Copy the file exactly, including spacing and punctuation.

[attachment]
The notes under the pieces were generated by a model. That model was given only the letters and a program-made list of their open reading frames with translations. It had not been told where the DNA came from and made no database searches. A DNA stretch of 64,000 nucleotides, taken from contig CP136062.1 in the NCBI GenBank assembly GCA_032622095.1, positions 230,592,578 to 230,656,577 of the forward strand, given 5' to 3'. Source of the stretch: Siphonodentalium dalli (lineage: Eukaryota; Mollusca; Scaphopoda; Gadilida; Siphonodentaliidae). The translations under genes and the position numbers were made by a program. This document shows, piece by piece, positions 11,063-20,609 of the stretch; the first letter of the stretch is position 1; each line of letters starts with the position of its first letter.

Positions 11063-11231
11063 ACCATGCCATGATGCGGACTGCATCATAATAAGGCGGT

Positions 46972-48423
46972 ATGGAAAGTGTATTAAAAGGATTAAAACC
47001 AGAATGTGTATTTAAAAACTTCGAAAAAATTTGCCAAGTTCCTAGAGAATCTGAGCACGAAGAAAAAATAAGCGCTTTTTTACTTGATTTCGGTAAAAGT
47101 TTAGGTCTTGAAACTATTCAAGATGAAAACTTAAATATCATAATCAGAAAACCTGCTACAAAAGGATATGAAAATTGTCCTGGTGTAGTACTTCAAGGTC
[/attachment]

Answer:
The notes under the pieces were generated by a model. That model was given only the letters and a program-made list of their open reading frames with translations. It had not been told where the DNA came from and made no database searches. A DNA stretch of 64,000 nucleotides, taken from contig CP136062.1 in the NCBI GenBank assembly GCA_032622095.1, positions 230,592,578 to 230,656,577 of the forward strand, given 5' to 3'. Source of the stretch: Siphonodentalium dalli (lineage: Eukaryota; Mollusca; Scaphopoda; Gadilida; Siphonodentaliidae). The translations under genes and the position numbers were made by a program. This document shows, piece by piece, positions 11,063-20,609 of the stretch; the first letter of the stretch is position 1; each line of letters starts with the position of its first letter.

Positions 11063-11231
11063 ACCATGCCATGATGCGGACTGCATCATAATAAGGCGGT

Positions 46972-48423
46972 ATGGAAAGTGTATTAAAAGGATTAAAACC
47001 AGAATGTGTATTTAAAAACTTCGAAAAAATTTGCCAAGTTCCTAGAGAATCTGAGCACGAAGAAAAAATAAGCGCTTTTTTACTTGATTTCGGTAAAAGT
47101 TTAGGTCTTGAAACTATTCAAGATGAAAACTTAAATATCATAATCAGAAAACCTGCTACAAAAGGATATGAAAATTGTCCTGGTGTAGTACTTCAAGGTC